Absorption of light; Absorb; Absorbing surface
The absorption of light occurs when a ray of light strikes a surface. The energy from the light is transferred to the surface material. The transfer creates heat (usually small amounts). An absorbing surface prevents reflection or diffusion of light striking on the surface. In practice, perfect absorption does not exist. However, the surface of photographic absorbers are normally of low reflectivity as a result of texture and colour.
A highly absorbing surface, like the matt black of a blackboard, has a higher transfer of light to energy at the surface. Consequently the board will become warmer or hotter than the ambient temperature in strong direct sunlight. Equally a mirror with a very high reflection level will absorb very little energy and will remain close to the ambient temperature.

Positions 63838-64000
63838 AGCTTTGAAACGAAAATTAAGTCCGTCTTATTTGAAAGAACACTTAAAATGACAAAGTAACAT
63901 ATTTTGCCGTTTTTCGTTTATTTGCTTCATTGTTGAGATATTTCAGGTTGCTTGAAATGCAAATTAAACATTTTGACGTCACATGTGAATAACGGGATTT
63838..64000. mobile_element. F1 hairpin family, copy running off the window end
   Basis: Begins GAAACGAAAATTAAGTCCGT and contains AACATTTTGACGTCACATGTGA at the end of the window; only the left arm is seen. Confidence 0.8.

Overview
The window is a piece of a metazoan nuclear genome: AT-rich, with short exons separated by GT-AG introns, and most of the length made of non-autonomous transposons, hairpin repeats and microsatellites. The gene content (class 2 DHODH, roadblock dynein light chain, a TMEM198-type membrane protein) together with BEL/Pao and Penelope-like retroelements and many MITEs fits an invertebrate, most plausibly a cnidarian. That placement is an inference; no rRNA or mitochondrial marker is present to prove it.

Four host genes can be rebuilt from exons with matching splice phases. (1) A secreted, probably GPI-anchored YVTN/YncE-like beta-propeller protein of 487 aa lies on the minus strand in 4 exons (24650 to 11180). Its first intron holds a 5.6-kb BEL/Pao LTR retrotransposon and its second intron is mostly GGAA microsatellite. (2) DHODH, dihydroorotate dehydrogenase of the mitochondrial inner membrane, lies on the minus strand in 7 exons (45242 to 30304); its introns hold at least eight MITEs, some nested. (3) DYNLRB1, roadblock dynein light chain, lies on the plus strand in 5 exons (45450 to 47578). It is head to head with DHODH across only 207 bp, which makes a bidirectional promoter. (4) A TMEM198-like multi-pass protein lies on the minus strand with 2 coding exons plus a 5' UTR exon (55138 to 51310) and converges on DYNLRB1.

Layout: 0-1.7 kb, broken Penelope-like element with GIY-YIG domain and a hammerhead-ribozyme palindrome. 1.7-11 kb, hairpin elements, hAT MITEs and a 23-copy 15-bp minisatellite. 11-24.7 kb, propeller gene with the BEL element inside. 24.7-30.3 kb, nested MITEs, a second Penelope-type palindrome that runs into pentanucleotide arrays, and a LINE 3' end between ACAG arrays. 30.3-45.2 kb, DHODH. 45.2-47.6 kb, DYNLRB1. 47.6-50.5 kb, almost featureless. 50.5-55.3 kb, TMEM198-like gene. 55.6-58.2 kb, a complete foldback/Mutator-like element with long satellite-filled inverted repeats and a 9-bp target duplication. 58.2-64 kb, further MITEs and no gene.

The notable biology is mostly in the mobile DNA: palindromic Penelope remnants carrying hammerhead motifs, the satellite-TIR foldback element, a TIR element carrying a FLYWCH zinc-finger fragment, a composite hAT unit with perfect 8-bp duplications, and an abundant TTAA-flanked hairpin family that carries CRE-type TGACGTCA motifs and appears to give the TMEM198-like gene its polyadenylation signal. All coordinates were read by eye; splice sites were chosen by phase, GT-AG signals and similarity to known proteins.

In photography absorbing boards, or matt black card sheets, are used to dampen the light in the region of a photographic subject. As the black surface does not reflect any light striking the surface, the card will dampen stray light preventing it relighting the immediate area. In photography this type of non-reflector is used for a variety of reasons. Black reflectors provide black outlines when photographing glass, intensifying the darker areas of a photograph and to prevent diffusion in a local area where lighting is used. This type of use of absorbing material is important mainly in studio or still life photography since any effects are extremely localised. However, in studios many pieces of photographic equipment are painted with matt black finish to prevent them affecting the local light conditions by causing erroneous reflection/diffusion which might be difficult to control.